The next Gulf Cooperation Council summit, to be held in Riyadh next month, may be an opportunity to end the rift within the group, Kuwait’s deputy foreign minister was quoted as saying by state news agency KUNA.
The news comes as a surprise as Saudi Arabia, along with the UAE and Bahrain, have been embroiled in a diplomatic standoff with GCC member Qatar over allegations of interference in regional affairs.
The summit, which is typically held in December, will be the trade bloc’s 39th, and the second since the Arab Quartet (which also includes Egypt) cut ties with Qatar in June 2017. The boycotting countries were represented by deputy-prime ministers and foreign ministers in last year’s conference held in Kuwait, instead of the usual heads of state.
Mr Al Jarallah said the summit could present a “hope to resolve the Gulf crisis and solve the differences”. The statement, which has yet to be echoed by the other five GCC countries, could indicate an attempt by the GCC to resolve the dispute.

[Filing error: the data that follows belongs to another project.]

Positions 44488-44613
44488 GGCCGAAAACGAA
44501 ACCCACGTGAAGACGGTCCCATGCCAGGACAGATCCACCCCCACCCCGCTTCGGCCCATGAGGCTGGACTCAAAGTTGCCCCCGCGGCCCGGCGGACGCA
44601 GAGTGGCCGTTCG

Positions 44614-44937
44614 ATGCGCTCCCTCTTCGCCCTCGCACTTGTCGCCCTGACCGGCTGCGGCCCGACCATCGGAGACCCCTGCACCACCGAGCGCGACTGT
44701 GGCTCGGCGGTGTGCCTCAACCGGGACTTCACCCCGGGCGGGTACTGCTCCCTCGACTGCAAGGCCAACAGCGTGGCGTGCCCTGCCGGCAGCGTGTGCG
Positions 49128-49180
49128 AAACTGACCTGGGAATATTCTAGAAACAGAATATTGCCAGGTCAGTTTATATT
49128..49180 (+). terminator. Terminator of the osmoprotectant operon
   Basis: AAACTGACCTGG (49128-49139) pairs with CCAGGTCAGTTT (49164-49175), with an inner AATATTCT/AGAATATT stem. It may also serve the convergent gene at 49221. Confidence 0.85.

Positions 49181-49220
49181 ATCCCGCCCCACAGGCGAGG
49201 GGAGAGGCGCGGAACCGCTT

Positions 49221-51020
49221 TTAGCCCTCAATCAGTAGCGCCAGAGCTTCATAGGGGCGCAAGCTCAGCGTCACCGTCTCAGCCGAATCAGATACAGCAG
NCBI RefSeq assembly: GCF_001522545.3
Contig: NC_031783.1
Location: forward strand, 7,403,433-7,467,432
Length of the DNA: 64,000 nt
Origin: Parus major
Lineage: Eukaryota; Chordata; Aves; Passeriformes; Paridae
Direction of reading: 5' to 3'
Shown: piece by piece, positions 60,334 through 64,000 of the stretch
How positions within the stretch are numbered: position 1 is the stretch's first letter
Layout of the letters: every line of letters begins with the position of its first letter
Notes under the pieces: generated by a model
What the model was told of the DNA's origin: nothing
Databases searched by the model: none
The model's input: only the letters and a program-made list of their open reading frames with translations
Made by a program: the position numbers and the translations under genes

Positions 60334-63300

Bahrain’s King Hamad Al Khalifa said in 2017 that his country will not attend any summit with Qatar unless it “returned to its senses”. Bahrain has since sent lower-ranking ministers to conferences attended by Doha.
It is still unclear who will represent the GCC countries at the summit. In April, Qatar was not represented by the Emir, Sheikh Tamim Al Thani, at the Arab League Summit held in Saudi Arabia.
Saudi Arabia and the UAE maintain that the solution to the crisis “can only be found in Riyadh”, suggesting that if Qatar is amenable, a resolution to the crisis could be within reach at the forthcoming summit.
Source Credit: The National